A-Level Results Nostalgia

I have no photos from my A Level results,so here’s a great moment graduating Uni…
Yesterday marked the day that lots of young people (that makes me feel old using that as a phrase) picked up their results for their A-Levels. It got me thinking back to when I collected mine back in 2008. It feels like a lifetime ago, and I can honestly say I wasn’t the same person I am now.
I went to college in Brighton. At first I kind of resented it because I’d gone to school (and lived) in Epsom, Surrey and my parents picked me finishing secondary school as the perfect time to uproot and move to the town known as God’s Waiting Room – Worthing.

My first few months at college were hard. I was slowly making friends, but beyond college hours I didn’t go out with them – I was too busy going off back to Epsom to visit my school friends at the weekend. It made life difficult for my Mum and Dad, I know it, but in the end I actually think moving was the best thing to happen to me. Don’t get me wrong, I do miss ‘the old days’ sometimes, but by being almost completely reclusive at college, I got good grades and got into the Uni I wanted to go to (admittedly, one of the reasons I wanted to go to that Uni was because some of my friends I knew from my high school days were either already there, or going).
I ended up with 3 A-Levels, one less than I wanted – this was because I had to retake GCSE Maths, and I also dropped Theatre Studies after the first year, so I had to pick up General Studies instead as it was an A Level-in-a-year course. Only a few Uni’s accepted General Studies as a qualification – Portsmouth, my chosen Uni was luckily one of them.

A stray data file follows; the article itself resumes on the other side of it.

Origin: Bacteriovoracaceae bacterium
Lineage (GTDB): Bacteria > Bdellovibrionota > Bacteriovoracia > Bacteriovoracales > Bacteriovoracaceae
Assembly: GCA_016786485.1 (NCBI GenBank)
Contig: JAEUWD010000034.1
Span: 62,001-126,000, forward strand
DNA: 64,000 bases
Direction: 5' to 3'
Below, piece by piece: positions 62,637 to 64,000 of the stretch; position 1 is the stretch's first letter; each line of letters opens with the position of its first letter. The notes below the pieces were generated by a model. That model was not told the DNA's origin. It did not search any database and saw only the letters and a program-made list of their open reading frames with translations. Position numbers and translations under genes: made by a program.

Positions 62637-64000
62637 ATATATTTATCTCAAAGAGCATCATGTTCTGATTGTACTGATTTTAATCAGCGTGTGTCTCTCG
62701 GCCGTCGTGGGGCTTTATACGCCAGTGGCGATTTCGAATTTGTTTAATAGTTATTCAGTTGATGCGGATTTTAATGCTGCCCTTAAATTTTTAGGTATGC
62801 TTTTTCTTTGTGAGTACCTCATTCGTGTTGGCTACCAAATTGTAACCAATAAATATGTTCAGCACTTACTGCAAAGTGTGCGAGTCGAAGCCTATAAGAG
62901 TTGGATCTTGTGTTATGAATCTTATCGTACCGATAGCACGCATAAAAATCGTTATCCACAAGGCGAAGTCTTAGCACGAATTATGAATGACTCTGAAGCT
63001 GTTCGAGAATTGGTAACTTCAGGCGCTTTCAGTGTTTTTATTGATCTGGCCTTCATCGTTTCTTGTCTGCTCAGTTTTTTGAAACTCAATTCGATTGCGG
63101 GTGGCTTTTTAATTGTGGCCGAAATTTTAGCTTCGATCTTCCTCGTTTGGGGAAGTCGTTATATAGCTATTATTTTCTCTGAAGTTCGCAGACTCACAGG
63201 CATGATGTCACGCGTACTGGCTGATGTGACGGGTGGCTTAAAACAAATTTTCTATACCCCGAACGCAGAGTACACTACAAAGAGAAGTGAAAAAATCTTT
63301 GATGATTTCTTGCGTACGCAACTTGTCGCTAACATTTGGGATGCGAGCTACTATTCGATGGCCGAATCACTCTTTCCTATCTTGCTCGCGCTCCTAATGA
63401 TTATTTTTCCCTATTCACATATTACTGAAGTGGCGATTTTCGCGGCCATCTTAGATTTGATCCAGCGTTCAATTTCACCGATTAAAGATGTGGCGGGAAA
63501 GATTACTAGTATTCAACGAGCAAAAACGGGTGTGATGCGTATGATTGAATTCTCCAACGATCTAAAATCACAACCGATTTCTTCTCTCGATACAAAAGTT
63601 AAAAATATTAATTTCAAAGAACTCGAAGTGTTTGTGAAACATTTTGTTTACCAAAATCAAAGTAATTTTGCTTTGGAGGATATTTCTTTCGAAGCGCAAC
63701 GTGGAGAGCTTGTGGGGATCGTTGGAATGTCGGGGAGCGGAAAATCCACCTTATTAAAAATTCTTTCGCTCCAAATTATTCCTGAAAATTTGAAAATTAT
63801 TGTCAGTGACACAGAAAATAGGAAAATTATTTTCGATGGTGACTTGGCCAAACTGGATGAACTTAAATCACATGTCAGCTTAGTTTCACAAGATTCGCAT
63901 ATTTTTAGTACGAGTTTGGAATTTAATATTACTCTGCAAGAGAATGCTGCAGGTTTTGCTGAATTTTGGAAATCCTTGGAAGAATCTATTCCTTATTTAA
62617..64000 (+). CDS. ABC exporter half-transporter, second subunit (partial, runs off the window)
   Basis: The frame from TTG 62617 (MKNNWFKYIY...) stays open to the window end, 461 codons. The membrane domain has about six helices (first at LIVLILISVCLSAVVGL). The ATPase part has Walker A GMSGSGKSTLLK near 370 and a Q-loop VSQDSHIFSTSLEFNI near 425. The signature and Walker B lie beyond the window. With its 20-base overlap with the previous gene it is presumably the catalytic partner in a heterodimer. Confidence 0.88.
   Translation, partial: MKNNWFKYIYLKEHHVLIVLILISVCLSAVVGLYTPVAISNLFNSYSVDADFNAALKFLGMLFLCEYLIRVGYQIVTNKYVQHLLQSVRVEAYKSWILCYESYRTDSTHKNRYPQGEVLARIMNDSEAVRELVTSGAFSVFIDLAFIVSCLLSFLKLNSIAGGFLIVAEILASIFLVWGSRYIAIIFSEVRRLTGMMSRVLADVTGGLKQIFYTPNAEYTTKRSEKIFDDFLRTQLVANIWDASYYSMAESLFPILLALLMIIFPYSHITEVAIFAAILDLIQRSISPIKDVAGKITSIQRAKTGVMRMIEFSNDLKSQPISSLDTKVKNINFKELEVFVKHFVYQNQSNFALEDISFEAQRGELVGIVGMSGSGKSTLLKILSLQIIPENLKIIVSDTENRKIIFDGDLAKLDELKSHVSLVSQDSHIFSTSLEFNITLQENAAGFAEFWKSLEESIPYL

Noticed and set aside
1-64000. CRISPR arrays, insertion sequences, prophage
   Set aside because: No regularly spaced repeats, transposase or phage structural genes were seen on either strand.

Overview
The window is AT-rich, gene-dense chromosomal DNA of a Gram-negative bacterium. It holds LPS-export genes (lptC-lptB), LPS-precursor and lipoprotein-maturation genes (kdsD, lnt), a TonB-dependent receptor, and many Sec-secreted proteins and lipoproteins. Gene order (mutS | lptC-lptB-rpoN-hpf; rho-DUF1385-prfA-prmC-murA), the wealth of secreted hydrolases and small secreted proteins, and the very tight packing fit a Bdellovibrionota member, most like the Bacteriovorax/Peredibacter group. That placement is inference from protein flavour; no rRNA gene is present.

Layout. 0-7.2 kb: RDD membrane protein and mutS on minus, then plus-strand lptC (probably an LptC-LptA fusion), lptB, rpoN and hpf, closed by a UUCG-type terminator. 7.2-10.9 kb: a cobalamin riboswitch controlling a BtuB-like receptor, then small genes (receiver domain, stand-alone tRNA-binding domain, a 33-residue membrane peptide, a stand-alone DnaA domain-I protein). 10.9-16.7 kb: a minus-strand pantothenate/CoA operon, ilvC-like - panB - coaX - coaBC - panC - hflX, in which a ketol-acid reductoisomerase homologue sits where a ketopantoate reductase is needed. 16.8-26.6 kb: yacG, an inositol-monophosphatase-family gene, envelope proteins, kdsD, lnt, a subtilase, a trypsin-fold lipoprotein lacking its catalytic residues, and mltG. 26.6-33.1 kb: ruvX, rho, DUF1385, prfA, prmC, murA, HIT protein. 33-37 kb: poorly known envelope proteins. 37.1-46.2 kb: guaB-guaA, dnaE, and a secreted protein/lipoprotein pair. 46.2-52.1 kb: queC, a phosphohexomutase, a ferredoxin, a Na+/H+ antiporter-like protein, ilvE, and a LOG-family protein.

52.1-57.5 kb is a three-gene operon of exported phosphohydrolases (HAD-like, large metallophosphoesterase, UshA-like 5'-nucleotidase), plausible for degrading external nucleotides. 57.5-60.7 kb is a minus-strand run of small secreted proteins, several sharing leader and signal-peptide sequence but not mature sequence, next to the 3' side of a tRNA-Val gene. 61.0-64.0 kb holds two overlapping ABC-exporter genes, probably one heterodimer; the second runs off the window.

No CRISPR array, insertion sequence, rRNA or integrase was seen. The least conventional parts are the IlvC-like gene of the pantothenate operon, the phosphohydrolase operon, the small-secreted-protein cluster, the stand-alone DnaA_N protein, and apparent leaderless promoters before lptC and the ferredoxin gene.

Anyway, on results day I remember being ridiculously nervous. Being so keen to go to Portsmouth I knew I didn’t need mindblowing results to get in, but for the hard work I put in, I knew I deserved them. I had done really well in my Maths retake, having gone up 2 Grades (and best of all, actually now understanding algebra), but I really wanted to ace my A-Levels – English Literature and Language, Media Studies and General Studies. When I went to go and pick up my results, my Dad drove me in and waited in the car park. I had to queue for ages in the old, wooden hall of BHASVIC, and after what felt like forever, I got to the front of the line – to be told I had to queue somewhere else.
BHASVIC were withholding my results from me because I had an overdue library loan. I was convinced they’d got it wrong, and fought my case for my results – I don’t really remember how, but I imagine some sort of emotional outburst clinched it for me. They handed over my papers and told me to bring the DVD I had borrowed back as soon as possible. I nodded, ripped open the envelope and was so pleased. I knew I was in to Uni, but more importantly – I knew I’d done my best.